Where to Listen for Lung Sounds: The Complete Guide to Respiratory Auscultation Examination
The Respiratory Assessment and Examination
A respiratory assessment is an integral part of any head-to-toe physical exam. A proper respiratory examination and assessment involves both skill and practice.
The following outlines the steps you should use in performing a respiratory assessment as well as how to identify potential abnormal signs and symptoms suggestive of pathology. But before we start – have you got a stethoscope? If not, check out our guides on how to choose the best stethoscope for every field of healthcare.
STEP 1: Start with the General Inspection:
You can begin making deductions about what you’re likely to find in the lung auscultation by their age and general appearance:
Young patients – think of Asthma and Cystic Fibrosis (CF)
Older Patients – think of COPD, interstitial lung disease, infection, or malignancy.
Is the patient short of breath? Are they exhibiting other clues such as pursed lip breathing, use of accessory respiratory muscles, or nasal flaring?
Is the patient able to speak full and uninterrupted sentences with one breath? If not, this is already a sign of a moderate or severe respiratory attack.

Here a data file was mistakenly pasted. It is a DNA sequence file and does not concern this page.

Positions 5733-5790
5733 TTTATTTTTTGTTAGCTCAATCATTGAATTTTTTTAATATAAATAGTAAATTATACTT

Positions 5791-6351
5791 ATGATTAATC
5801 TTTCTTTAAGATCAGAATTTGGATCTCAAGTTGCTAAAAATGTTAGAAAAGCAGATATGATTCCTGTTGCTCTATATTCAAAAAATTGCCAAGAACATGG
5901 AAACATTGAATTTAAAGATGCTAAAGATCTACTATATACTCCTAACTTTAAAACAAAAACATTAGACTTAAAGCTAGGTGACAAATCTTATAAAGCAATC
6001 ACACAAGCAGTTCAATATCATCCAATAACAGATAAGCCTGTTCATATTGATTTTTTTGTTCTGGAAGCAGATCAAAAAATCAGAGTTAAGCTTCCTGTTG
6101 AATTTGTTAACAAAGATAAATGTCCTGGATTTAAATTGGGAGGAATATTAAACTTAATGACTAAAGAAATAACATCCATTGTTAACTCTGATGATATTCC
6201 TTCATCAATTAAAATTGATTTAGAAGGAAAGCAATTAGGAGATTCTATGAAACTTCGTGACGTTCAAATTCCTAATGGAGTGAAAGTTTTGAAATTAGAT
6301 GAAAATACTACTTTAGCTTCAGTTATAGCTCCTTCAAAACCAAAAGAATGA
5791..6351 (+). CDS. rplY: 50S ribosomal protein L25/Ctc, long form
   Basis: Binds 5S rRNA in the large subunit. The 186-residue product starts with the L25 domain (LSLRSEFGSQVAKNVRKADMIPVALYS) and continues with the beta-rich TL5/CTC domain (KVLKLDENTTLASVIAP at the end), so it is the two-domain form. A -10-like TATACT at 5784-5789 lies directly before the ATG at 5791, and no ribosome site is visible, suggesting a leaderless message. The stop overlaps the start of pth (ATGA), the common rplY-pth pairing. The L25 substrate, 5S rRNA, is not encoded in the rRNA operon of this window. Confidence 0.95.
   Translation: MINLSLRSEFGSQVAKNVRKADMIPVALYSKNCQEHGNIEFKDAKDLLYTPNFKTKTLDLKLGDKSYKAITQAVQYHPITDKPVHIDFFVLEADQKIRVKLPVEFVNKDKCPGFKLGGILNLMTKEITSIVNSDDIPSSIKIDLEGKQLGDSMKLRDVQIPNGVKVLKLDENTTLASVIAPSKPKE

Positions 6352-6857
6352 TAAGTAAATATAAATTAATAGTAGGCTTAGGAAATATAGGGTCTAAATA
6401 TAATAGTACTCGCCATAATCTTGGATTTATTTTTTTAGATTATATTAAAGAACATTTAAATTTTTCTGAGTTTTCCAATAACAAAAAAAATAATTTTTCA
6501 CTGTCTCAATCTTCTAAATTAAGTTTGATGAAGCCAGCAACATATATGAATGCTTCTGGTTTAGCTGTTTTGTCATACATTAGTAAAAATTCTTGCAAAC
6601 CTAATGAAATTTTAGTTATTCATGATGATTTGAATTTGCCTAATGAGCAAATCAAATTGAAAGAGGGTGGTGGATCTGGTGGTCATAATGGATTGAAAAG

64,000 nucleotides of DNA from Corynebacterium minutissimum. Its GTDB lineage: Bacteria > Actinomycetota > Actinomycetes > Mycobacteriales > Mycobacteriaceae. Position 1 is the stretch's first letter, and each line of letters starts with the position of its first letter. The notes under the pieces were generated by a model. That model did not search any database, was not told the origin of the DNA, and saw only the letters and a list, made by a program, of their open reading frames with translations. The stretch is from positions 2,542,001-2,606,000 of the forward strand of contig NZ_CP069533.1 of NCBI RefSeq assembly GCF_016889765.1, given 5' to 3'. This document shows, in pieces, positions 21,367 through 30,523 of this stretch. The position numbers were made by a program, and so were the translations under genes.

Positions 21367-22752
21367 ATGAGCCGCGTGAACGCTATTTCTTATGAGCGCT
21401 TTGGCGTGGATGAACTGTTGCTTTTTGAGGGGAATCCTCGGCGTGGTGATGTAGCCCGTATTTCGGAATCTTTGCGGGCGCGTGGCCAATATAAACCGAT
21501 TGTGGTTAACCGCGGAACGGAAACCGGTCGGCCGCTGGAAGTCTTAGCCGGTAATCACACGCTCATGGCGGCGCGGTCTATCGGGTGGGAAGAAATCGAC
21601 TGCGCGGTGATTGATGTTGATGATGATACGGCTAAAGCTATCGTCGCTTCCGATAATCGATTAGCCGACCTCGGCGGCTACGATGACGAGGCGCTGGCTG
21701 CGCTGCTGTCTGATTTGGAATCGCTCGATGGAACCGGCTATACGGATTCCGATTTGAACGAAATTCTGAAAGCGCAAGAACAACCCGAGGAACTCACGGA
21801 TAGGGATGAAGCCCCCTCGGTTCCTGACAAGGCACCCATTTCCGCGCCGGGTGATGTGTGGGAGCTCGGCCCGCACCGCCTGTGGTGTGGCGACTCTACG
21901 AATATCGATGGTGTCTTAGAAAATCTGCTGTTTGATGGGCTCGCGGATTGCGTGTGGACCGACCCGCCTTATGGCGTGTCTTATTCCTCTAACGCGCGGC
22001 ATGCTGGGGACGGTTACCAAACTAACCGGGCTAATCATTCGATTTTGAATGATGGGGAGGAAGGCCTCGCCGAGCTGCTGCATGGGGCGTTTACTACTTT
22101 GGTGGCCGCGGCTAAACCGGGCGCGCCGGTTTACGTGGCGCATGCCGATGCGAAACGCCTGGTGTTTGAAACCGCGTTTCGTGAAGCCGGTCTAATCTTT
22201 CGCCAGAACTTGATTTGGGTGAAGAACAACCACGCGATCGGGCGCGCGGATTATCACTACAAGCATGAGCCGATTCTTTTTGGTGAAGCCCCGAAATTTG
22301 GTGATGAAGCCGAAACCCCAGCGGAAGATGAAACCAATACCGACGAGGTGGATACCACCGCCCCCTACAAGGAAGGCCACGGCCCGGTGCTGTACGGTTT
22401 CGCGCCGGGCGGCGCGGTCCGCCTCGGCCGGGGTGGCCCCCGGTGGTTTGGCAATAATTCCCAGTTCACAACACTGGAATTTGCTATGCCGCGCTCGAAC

Check the respiratory rate. Raised respiratory rate is an early sign of problems and should be taken accurately and seriously. Normal adult range is 12-20 breaths per minute.
Important Signs in a Respiratory Examination:
- Chest Wall: abnormalites and asymmetries, such as paradoxical movement or barrel chest. Look for defects of sternum, ribs, or muscles.
- Scars: check below arms and near armpits too. These give clues to previous surgeries and conditions such as Pneumonectomy (commonly for cancer) or Thoracoplasty (previously used to treat tuberculosis).
- Cyanosis: discoloration of lips and face only appears when oxygen saturation drops below 85%, so this is a very late and severe sign
- Cachexia: muscle wasting should ring alarm bells for malignancy, COPD, etc.
- Dry cough in conditions such as Asthma or interstitial lung disease
- Productive cough in conditions such as COPD, bronchiectasis, or Cystic Fibrosis
- Added sounds: Inspiratory stridor always suggests upper airway obstruction, and expiratory wheeze (more on wheeze auscultation later) is characteristic of asthma, COPD, and bronchiectasis.